Mr. Durant

Thank you, Mr. Deputy Speaker, for your guidance.

I wish to speak to Amendment No. 15, which brings in the word "gipsy". We are anxious, as are most local authorities, about caravan dwellers. We have taken the definition of "gipsy" as it is expressed in Section 16 of the Caravan Sites Act 1968: 'gipsies' means persons of nomadic habit of life, whatever their race or origin, but does not include members of an organised group of travelling showmen, or of persons engaged in travelling circuses, travelling together as such ". We are in no sense having a go at real gipsies—the people who live in gipsy caravans and travel the country and who make and offer for sale various objects, including onions. We are referring to the itinerant worker who gets himself a run-down caravan, moves into a district, dumps it in an inconvenient place and, when asked to move on, goes to the local authority and says "I have nowhere else to put my caravan. I am therefore homeless."

Most of the local authorities, particularly in areas which have a number of these itinerant workers, particularly the Midlands and certain parts of the South, are concerned about this. I felt that we should not let this occasion go by without expressing those anxieties All the letters that we recived from the district authorities mentioned this problem. We should seriously consider accepting the amendment, which defines what we are talking about in the terms of the Caravan Sites Act 1968. It provides a clear definition and enables local authorities to refuse to deal with such people, who cause difficulty and disturbance.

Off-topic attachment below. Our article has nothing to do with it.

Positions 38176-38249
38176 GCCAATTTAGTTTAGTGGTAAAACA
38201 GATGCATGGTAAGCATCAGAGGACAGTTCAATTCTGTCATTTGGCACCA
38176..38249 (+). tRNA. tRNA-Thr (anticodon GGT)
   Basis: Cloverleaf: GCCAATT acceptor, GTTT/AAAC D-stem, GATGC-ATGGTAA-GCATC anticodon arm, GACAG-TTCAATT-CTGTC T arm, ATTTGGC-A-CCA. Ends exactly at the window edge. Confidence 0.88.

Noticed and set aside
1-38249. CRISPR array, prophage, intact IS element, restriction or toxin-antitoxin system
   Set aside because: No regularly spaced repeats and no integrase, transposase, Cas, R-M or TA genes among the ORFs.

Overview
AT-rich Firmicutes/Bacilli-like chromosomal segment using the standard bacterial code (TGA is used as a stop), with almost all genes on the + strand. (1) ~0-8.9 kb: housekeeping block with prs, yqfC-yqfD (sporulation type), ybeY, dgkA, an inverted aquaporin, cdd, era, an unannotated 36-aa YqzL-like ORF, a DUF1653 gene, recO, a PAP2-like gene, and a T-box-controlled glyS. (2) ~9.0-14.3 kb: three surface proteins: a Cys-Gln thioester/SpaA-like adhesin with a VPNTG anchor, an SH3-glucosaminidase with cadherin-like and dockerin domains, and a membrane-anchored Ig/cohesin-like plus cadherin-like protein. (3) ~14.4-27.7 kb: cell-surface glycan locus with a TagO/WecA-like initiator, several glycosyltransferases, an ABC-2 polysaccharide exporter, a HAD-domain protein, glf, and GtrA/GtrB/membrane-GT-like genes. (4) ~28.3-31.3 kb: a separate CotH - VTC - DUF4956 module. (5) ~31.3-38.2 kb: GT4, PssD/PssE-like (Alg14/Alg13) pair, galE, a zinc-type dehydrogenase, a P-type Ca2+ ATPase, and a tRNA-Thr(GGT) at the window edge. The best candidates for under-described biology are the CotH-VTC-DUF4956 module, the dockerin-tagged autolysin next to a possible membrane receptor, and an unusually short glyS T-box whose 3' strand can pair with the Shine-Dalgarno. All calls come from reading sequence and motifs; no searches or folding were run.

All local authorities, under pressure from the Government and recent legislation, are urging county councils to provide adequate sites. I am happy to say that this is being done. There are, however, still some areas where sites are not provided, where people arrive and dump themselves into a community. They usually do this in the most awkward places. I have had recent experience of this. Some people dumped themselves on the riverside at a place where we were to hold our Jubilee celebrations. They were moved on and dumped themselves in a street in another part of the town.

It would be a mistake to use the Bill as a means of rehousing such people ahead of many people already on the housing list in a district and ahead of those who were genuinely homeless through no fault of their own.

Sir Anthony Meyer

I support my hon. Friend the Member for Reading, North (Mr. Durant). This is a matter of great interest to a large number of local authorities. If the amendment is not carried, there will be a further inducement to itinerant workers to come into an area with their caravans in the hope that if anything goes wrong they can get to the top of the housing queue.

Mr. Douglas-Mann rose

Mr, Deputy Speaker

I am pleased to see the hon. Member for Mitcham and Morden (Mr. Douglas-Mann) in the Chamber again. If he had been present earlier, we could have saved 10 or 12 minutes. We are not now discussing Amendment No. 4.

Mr. Douglas-Mann

I appreciate that, Mr. Deputy Speaker. I came back in to the Chamber within seconds of your having said that Amendment No. 4 had been called. I have been present for almost all of today, but I am afraid that we sped on rather more quickly than I expected. I had intended to seek leave to withdraw Amendment No. 4 because the majority of Government amendments are great improvements on mine.